1.11 Security. As part of a permit issued under this Bylaw, in addition to any security
required by any other municipal or state board, agency or official, the Conservation
Commission may require that the performance and observance of the conditions imposed
thereunder (including requiring mitigation work) be secured wholly or in part by one or
more of the methods described below.

        A.    By a proper bond or deposit of money or negotiable securities or other
              undertaking of financial responsibility sufficient in the opinion of the
              Conservation Commission, to be released in whole or in part upon issuance
              of a Certificate of Compliance for work performed pursuant to the permit.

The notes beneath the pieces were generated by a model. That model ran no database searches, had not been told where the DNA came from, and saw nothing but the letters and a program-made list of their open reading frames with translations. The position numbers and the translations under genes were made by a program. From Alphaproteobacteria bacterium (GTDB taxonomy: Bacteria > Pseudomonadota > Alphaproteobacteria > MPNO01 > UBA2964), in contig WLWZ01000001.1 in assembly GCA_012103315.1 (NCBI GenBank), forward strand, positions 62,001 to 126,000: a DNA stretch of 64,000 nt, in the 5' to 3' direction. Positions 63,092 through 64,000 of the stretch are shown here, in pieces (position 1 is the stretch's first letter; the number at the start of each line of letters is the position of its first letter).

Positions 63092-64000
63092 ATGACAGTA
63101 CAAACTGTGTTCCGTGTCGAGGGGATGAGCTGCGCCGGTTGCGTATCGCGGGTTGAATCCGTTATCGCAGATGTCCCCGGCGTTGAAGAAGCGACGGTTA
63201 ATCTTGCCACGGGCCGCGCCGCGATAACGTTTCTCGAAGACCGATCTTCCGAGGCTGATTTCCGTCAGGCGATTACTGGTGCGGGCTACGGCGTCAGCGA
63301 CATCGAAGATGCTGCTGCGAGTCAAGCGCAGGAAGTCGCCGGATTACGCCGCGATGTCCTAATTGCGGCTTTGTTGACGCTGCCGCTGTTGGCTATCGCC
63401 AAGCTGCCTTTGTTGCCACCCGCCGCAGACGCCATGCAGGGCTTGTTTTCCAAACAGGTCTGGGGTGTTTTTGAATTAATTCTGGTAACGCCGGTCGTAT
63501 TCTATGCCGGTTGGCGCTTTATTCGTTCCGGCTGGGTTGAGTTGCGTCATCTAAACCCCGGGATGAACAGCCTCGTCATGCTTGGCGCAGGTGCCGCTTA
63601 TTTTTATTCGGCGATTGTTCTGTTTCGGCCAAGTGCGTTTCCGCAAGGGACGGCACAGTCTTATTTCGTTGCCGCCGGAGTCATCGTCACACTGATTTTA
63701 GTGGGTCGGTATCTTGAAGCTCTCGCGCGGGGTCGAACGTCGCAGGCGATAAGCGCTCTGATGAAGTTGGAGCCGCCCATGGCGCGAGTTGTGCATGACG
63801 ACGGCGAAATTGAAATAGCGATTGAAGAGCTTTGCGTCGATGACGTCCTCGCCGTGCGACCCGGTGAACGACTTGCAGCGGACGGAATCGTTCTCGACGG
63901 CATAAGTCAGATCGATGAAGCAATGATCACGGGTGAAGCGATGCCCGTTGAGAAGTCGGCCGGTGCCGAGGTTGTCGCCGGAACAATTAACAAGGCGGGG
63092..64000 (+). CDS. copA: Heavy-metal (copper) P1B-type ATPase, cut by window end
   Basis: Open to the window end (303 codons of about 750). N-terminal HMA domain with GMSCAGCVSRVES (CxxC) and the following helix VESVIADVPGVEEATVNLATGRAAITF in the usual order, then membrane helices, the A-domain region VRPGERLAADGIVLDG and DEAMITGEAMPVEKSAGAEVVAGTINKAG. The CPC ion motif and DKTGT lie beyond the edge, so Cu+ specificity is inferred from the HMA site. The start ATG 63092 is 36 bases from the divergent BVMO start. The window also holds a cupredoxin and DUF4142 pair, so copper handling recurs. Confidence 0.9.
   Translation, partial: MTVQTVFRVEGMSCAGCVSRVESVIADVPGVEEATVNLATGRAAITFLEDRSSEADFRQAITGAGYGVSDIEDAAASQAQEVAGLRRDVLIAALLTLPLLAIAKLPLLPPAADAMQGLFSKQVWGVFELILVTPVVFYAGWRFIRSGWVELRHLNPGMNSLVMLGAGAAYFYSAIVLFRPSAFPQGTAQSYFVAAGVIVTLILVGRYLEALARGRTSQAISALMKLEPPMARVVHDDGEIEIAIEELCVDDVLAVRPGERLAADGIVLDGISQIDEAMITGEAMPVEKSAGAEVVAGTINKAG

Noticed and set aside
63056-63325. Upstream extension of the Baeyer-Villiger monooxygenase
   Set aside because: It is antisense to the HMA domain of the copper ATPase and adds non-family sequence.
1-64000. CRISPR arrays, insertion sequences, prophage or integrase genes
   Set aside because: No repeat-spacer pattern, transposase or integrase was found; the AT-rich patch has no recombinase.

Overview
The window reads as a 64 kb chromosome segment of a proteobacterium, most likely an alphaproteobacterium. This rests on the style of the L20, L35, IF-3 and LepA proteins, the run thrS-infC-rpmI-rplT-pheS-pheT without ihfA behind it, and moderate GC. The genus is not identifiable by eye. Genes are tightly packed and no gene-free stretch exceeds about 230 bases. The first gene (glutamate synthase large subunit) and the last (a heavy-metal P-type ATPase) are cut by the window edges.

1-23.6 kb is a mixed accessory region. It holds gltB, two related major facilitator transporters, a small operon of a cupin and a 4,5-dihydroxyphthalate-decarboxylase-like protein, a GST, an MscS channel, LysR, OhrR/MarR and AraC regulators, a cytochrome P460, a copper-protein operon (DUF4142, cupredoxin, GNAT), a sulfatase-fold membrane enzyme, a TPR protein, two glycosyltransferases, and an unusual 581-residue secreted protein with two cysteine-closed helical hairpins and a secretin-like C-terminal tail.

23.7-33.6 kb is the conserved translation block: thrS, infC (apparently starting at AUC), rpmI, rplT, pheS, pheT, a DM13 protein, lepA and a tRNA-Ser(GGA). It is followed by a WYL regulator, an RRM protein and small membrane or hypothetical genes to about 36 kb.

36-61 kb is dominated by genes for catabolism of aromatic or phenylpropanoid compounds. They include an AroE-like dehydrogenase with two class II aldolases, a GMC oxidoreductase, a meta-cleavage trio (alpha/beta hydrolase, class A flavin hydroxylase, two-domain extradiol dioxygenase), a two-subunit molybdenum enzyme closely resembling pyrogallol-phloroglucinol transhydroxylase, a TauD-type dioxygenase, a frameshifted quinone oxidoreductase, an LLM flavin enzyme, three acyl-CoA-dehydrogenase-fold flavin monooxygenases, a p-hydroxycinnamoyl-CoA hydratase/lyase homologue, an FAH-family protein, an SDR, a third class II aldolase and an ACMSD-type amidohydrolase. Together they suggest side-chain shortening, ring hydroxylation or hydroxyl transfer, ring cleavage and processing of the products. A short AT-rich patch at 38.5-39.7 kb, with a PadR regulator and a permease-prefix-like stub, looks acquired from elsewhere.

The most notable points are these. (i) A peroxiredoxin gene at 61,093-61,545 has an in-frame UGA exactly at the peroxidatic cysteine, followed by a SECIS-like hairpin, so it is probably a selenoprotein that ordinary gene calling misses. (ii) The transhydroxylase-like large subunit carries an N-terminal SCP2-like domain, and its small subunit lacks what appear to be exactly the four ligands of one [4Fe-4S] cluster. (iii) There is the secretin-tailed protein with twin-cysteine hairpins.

Such bond or deposit shall be released only upon issuance of a Certificate of
              Compliance.

        B.    By accepting a conservation restriction, easement, or other covenant
              enforceable in a court of law, executed and duly recorded by the owner or
              record, running with the land to the benefit of the Town of Merrimac
              whereby the permit conditions shall be performed and observed before any
              lot may be conveyed other than by mortgage deed. This method shall be
              used only with the consent of the applicant.

1.12 Burden of Proof. The applicant for a permit shall have the burden of proving by a
preponderance of credible evidence that the work proposed in the application will not
have unacceptable significant or cumulative adverse effects upon the wetland values
protected by this Chapter, as determined by the Conservation Commission. Failure to